We also learned that if asked for best restaurants, people would overlook Japanese, Chinese, Hawaiian restaurants. But if we included those categories, the response was enthusiastic.
The 2009 list contains 92 winners (gold, silver, bronze and finalists) in 26 categories. That’s considerably up from the 14 winners we had 25 years ago—but in that generation, the number of noteworthy Island restaurants has increased exponentially.
I’m ready for an Island restaurant scene so large and exciting that we have 200 awards in 2034.
Or am I?
To me, the point of the Hale Ainas was the list in the magazine, which, as the years went on, would be picked up and reprinted extensively, especially in Japan. Once an entire Japanese video crew trailed me as I visited Alan Wong’s, that year’s, no surprise, Restaurant of the Year.
I sat there smiling, fork in hand, while Alan explained to me that I didn’t understand the sauce under his onaga at all. Then I went “Ummmm,” for the camera, a sentiment that apparently bypasses translation.
But flashback to January 1985, when new to the whole process, it occurred to us that awards needed an awards ceremony. We invited the restaurants to a Monday pau hana reception in our office lobby. We handed out certificates and served inexpensive Spanish cava in plastic cups, plus some little sandwiches.
We hadn’t counted on Sylvia Shimabukuro of Ono Hawaiian Foods, who arrived with platters of pipikaula and laulau.
The next year, we asked if each of the restaurants could bring a plate of food. They didn’t bring plates, they brought platters, with some of the best looking food that ever graced an oversize conference table.
One of the local TV stations had promised to come and shoot the party. We wanted them to shoot the table of food—intact. Which meant we had to keep the hungry guests away while we waited and waited, no easy task.
From there, things had to go uphill. In 1990, the magazine’s promotions director, Ed Cassidy, decided we were thinking too small. We needed to do the Hale Aina Awards as a fundraising gala. That first year, with Charo as emcee, was held in the scene shop of Hawaii Theatre for Youth.
It was not a successful venue—not air conditioned, and all the restaurants had grills and burners going. People wilted.
But you know that fundraising gala where you go from one food station to the next, gathering one small plate after another? It’s now much imitated, but the Hale Aina Awards was the first in Hawaii.
It was a huge hit, especially when we moved it to the parking lot of Diamond Head Theatre. We did the party in those years by ourselves. We’d sweat all day, erecting tents, carrying tables, setting up bars, then we’d clean up and don our tuxes. Or, one memorable year, white tails.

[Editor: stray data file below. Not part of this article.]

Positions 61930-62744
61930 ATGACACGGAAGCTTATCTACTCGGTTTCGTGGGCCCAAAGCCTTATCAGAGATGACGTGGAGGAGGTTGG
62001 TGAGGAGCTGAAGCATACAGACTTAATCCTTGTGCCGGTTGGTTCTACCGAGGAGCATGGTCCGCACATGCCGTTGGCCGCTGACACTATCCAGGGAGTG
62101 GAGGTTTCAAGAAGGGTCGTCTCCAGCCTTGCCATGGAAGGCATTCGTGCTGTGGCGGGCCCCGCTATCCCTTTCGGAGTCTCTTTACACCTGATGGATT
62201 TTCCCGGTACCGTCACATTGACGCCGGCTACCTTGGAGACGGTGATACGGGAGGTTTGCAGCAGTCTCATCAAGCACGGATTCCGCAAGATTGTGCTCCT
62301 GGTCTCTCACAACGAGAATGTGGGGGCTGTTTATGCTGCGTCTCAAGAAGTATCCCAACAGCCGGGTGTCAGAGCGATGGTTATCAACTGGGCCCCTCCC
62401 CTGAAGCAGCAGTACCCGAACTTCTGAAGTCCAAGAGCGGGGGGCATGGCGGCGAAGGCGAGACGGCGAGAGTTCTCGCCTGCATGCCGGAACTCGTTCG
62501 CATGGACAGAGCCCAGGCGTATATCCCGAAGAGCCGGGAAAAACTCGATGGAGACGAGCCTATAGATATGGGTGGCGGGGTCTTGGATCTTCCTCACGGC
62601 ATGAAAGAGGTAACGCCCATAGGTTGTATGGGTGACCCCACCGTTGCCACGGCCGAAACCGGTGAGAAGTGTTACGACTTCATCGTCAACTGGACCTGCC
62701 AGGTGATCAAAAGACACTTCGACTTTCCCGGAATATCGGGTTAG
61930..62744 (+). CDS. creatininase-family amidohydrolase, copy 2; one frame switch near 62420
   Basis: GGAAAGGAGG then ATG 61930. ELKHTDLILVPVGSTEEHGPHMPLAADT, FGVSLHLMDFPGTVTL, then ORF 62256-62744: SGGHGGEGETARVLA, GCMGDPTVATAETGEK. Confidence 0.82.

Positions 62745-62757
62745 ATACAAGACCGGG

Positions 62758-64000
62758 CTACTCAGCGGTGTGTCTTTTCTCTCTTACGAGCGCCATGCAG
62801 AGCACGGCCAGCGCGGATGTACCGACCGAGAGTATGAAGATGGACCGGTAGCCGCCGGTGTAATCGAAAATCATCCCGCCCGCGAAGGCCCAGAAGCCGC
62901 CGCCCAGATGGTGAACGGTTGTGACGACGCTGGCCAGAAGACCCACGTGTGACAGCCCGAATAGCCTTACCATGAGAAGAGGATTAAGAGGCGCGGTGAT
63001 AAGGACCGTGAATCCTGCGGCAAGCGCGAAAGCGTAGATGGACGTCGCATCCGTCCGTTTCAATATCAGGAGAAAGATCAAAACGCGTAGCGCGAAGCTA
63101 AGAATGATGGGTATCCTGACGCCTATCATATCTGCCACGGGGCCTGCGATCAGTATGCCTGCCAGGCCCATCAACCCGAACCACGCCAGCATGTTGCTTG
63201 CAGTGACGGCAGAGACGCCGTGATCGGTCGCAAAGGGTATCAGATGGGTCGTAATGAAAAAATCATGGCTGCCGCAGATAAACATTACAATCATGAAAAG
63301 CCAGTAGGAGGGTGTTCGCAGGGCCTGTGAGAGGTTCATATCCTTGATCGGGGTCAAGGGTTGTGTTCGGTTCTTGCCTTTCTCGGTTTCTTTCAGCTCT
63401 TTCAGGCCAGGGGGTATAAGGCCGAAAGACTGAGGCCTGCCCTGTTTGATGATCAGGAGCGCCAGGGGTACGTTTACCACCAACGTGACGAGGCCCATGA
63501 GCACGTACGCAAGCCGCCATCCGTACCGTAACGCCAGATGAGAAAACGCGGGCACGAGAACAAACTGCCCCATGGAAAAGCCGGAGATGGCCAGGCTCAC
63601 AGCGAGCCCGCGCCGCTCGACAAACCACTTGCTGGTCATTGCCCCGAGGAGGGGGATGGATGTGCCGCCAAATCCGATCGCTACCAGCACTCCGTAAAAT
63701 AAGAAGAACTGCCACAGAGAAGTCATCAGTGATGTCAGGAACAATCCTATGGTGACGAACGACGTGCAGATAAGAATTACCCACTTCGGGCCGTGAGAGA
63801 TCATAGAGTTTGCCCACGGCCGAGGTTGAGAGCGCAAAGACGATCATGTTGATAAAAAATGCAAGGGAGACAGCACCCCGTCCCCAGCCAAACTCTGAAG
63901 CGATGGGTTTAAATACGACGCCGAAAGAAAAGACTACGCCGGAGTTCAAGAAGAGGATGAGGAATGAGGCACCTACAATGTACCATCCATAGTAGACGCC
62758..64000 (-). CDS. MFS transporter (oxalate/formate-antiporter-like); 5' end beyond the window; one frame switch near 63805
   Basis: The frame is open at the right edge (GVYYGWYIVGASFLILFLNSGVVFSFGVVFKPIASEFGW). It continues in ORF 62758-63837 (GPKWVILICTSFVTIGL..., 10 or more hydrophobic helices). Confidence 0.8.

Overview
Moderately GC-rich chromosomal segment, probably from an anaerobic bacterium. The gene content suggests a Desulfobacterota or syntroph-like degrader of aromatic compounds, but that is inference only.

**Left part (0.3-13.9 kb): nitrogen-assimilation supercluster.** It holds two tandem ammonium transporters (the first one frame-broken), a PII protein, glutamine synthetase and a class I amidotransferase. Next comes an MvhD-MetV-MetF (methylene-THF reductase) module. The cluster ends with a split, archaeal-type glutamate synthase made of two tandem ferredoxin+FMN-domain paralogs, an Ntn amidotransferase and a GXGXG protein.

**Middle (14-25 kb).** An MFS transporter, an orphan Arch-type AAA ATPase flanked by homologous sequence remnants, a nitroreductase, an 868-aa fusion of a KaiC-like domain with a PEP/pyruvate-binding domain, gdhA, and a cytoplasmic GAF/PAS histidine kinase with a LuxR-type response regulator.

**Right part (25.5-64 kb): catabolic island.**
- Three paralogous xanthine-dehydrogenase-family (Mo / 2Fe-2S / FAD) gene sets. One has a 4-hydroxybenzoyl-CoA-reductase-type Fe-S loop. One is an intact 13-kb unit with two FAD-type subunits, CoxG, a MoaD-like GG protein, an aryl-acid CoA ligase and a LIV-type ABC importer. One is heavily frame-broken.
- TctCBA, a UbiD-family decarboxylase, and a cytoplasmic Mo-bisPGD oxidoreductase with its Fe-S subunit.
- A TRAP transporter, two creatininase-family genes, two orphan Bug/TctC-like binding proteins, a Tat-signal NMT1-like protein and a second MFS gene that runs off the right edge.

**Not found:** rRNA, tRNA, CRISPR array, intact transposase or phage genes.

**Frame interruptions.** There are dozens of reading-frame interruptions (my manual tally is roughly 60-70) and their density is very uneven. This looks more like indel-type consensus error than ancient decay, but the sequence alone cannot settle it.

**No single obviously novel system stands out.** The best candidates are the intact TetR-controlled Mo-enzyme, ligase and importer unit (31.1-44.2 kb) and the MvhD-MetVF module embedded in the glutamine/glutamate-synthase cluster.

The tails were necessary because the awards ceremony became more and more elaborate. At Diamond Head, we staged them, complete with a chorus line in chef’s coats and tights, called the Chefettes.
Perhaps the entertainment reached its height the year we staged the Hale Ainas as a benefit for the Honolulu Symphony. There was the entire Symphony Pops orchestra, with special guest, the Tonight Show’s Doc Severinsen. A successful evening—musically. But, much as the magazine supported the arts in Honolulu, we realized there was one element missing.
The awards were meant to celebrate Hawaii’s unique culinary tradition. If there was one cause around which the restaurants would rally, it was the community college culinary schools where many of the chefs had gotten their start.
To give the awards a larger purpose, the magazine helped found the Hale Aina Ohana, a separate non profit run by an advisory board that reads like a Who’s Who of Hawaii’s food professionals.
The Ohana has raised more than $100,000 for culinary education across the state. (For more details on its good works, see “How to Make a Chef”.
The Hale Aina Awards gala is now thoroughly professional, with event planners working overtime to create a memorable evening. But the best part is that it now not only celebrates the restaurants that give us so much pleasure, but also assures that the profession will continue to grow and develop.
After all, in 1985, the awards were started to spotlight the contributions restaurants make to Hawaii, as a visitor destination, of course, but also an enjoyable place to live.
They’ve succeeded, on a scale that 25 years ago would have surprised all of us who made the small first steps.